Once Turner had a few songs he was excited about, he asked guitarist Jamie Cook to fly over from London to check out what he’d come up with and add guitar to some of the recordings. “I was kind of blown away,” says Cook. “I’d never really seen him playing piano before! Considering we’re looked at as a guitar band, it were kind of a bold move. But I don’t think any of us wanted to make an AM, Part Two, so I were very, very excited by what he’d come up with.” Turner says he had suffered a few moments of worrying whether his bandmates would dig where he had gone with the new music, but he was immediately reassured by Cook’s enthusiasm.
It’s all even more impressive considering that a sizeable portion of Tranquility Base Hotel & Casino was recorded by Turner, alone in that home studio. Though Arctic Monkeys eventually moved into La Frette Studios outside Paris to work out additional parts, most songs retain layers Turner captured on his beloved Tascam 388 – a vintage 8-track he says he loves because it “encourages you to work in a way that simplifies things.” He had used the Tascam while working with singer-songwriter Alexandra Savior as a co-writer and producer on her 2017 debut album, Belladonna of Sadness, and applied a similar process for Tranquility Base Hotel & Casino, creating the skeleton at home and then fleshing it out in a real studio later. “A lot of the vocals are from in here,” Turner notes. “There’s something about the first time you do the thing that you kind of just can’t improve. A lot of times I’ve gone to sing something again and it’s not there anymore.” The intimacy of his voice, the effortless way he turns meaty verbiage into a caramel croon, his dexterity with sly, internal rhymes – it all coalesces with even greater poetic power on this album.
Ever incisive in his ability to skewer the vain and vapid, on Tranquility Base Hotel & Casino, Turner concocts an outer-space realm where shit is even more absurd. “Four Out Of Five” is set at a well-reviewed taqueria on the hotel roof, with Turner offering this sales pitch: “Cute new places keep on popping up around Clavius. It’s all getting gentrified.” In “Golden Trunks,” he imagines a President as an 80s WWF wrestler in love with the sound of his own theme song: “The leader of the free world reminds you of a wrestler wearing tight golden trunks.” The luxurious and mournful “American Sports” describes technology-induced ennui (“My virtual reality mask is stuck on ‘Parliament Brawl’ / Emergency battery pack just in time for my weekly chat with God on Videocall”) in a song that resolves with Turner singing, “And all of my most muscular regrets explode behind my eyes like American sports.”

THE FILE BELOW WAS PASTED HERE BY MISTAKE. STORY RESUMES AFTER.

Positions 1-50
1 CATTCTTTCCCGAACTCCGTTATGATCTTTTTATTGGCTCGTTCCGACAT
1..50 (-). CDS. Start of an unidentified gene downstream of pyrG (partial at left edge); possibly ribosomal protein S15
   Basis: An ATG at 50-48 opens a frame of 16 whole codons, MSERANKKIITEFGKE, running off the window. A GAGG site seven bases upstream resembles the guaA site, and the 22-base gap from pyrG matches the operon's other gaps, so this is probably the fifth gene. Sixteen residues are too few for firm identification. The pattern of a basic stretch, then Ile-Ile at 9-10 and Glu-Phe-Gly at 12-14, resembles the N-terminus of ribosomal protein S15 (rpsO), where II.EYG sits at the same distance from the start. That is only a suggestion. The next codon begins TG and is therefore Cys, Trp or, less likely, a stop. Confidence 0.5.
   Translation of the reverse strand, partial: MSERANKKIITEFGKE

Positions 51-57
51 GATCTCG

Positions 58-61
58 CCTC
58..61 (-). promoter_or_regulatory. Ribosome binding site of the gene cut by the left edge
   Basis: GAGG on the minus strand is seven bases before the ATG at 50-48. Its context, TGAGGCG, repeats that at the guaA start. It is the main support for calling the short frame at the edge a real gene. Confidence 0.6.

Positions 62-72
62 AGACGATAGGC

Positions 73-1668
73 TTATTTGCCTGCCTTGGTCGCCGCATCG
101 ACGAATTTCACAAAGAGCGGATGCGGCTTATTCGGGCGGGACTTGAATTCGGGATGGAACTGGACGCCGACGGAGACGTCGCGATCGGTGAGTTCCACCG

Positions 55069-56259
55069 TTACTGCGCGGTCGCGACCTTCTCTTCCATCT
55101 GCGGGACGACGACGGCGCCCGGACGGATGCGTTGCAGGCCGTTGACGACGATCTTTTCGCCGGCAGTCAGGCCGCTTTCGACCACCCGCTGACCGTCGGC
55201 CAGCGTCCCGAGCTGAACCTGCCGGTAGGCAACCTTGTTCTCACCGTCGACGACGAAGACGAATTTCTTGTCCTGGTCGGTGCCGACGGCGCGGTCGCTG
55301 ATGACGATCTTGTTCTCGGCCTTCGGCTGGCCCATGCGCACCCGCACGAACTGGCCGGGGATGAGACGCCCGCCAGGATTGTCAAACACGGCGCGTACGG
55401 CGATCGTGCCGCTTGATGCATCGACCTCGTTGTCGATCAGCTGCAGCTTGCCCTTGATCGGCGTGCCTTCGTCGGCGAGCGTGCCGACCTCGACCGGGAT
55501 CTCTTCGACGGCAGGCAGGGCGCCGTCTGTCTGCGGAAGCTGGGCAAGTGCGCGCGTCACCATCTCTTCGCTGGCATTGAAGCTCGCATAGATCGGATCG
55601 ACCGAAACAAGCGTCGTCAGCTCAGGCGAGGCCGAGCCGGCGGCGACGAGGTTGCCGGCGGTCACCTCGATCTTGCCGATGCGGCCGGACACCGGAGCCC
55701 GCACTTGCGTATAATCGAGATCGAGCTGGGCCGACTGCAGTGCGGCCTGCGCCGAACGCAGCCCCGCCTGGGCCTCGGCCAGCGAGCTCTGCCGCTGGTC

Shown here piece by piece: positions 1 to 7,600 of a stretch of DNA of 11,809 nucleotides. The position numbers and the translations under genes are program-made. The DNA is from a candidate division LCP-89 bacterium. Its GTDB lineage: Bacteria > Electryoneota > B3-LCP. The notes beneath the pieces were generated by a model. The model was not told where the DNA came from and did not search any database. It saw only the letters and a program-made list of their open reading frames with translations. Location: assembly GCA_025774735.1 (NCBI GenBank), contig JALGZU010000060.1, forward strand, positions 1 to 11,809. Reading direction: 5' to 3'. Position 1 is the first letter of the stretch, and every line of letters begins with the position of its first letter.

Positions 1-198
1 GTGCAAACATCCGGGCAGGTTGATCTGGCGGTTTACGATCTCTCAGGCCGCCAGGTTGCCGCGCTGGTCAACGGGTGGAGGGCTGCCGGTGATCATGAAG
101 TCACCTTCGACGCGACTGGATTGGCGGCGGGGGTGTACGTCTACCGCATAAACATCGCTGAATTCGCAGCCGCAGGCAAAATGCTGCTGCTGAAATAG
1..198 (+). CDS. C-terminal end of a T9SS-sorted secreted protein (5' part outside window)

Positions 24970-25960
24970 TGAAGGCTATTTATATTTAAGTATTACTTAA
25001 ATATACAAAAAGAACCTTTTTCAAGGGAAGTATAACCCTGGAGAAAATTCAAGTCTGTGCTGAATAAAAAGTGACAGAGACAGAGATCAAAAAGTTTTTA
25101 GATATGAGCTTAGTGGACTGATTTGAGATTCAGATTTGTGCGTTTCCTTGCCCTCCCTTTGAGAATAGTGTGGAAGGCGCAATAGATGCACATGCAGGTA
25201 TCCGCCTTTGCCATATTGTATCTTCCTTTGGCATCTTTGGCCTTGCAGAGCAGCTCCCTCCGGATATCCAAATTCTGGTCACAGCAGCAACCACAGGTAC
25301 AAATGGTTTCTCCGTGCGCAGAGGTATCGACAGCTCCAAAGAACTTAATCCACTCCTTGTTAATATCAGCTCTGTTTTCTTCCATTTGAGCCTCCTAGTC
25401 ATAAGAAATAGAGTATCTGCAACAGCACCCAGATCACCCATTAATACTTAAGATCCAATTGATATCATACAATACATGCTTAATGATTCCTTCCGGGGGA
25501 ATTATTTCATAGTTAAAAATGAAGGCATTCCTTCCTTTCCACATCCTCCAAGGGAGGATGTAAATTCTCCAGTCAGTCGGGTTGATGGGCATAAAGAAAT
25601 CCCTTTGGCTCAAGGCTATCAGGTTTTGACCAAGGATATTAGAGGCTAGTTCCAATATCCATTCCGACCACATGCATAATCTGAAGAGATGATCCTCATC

After Turner tracked as much as he could at home on his Tascam, Arctic Monkeys reconvened at La Frette in September of 2017 to spend five weeks recording with their longtime producer James Ford. A gorgeous 19th century French mansion converted into a recording studio in the ‘80s, La Frette has hosted recordings in recent years by Nick Cave and Feist, among others. “It’s like the Addams Family house when you first get there, going through the gates and this overgrown garden,” says Cook. “And then it’s full of all this amazing gear. There’s a definite vibe about that place. We were really home there, the five weeks we were there. I would probably say it were the best recording session we’ve ever done.”
Part of that owes to the fact that, for the first time while making a record, Arctic Monkeys invited an array of musician friends to join them in the studio. Their touring keyboard player, Tom Rowley, Klaxons’ James Righton, Zach Dawes and Tyler Parkford from Los Angeles band Mini Mansions, Tame Impala bassist Cam Avery, and drummer Loren Humphrey, among others, visited La Frette to add to the proceedings. “I love that Dion album Born To Be With You,” says Turner. “Me and Loren and James [Ford] talked a lot about the way they recorded that album, which was like the way they did [the Beach Boys’] Pet Sounds – with a load of people in a room, everything is spilling all over. I’ve always thought it would be cool to try something like that, and La Frette seemed like a great place to do that.”
Tranquility Base Hotel & Casino is out now.For tour dates and more visit: www.arcticmonkeys.com